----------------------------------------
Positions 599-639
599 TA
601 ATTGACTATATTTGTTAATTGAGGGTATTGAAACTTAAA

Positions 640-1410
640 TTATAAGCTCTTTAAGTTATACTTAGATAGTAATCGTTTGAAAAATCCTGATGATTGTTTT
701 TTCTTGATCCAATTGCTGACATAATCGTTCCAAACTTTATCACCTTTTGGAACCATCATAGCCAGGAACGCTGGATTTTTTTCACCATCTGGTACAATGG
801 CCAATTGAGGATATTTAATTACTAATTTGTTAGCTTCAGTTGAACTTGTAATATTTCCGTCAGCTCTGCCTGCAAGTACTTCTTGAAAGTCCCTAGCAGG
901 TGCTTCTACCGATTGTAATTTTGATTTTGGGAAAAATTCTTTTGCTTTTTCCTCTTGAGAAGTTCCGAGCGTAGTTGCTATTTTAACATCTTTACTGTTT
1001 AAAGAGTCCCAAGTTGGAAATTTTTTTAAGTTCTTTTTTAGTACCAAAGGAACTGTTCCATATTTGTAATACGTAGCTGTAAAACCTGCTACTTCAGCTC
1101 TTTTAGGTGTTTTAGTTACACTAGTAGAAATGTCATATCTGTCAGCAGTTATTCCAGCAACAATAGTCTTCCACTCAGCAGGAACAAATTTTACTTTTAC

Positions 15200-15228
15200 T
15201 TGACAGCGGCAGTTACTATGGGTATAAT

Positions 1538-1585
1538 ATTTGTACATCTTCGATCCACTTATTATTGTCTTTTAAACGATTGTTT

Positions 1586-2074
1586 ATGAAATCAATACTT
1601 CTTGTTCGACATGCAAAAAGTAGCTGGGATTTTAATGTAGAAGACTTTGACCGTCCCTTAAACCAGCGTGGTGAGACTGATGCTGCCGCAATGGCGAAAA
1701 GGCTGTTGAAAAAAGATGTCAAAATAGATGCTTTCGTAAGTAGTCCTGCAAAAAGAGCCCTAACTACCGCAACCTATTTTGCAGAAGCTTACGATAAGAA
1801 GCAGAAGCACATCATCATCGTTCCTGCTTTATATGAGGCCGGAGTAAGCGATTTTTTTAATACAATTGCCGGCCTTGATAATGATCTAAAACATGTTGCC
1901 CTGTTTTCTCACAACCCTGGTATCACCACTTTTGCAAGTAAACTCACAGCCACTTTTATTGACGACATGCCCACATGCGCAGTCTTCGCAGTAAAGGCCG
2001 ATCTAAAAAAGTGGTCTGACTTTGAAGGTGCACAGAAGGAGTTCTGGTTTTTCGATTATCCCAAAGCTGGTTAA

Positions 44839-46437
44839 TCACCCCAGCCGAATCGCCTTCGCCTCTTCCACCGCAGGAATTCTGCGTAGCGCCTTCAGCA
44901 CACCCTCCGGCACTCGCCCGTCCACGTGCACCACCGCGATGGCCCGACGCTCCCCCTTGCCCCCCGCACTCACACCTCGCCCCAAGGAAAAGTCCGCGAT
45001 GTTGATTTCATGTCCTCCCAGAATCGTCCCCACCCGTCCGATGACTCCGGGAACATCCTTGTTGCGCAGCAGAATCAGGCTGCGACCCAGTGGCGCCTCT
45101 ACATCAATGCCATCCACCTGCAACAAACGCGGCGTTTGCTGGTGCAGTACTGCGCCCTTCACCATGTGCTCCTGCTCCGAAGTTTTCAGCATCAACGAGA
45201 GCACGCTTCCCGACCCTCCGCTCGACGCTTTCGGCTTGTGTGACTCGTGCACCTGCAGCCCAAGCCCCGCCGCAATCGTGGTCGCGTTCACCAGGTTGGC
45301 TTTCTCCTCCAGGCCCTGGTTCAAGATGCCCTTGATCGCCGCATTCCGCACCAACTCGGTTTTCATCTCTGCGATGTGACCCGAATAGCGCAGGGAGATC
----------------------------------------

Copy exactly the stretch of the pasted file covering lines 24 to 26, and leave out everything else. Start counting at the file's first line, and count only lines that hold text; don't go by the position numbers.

44839 TCACCCCAGCCGAATCGCCTTCGCCTCTTCCACCGCAGGAATTCTGCGTAGCGCCTTCAGCA
44901 CACCCTCCGGCACTCGCCCGTCCACGTGCACCACCGCGATGGCCCGACGCTCCCCCTTGCCCCCCGCACTCACACCTCGCCCCAAGGAAAAGTCCGCGAT
45001 GTTGATTTCATGTCCTCCCAGAATCGTCCCCACCCGTCCGATGACTCCGGGAACATCCTTGTTGCGCAGCAGAATCAGGCTGCGACCCAGTGGCGCCTCT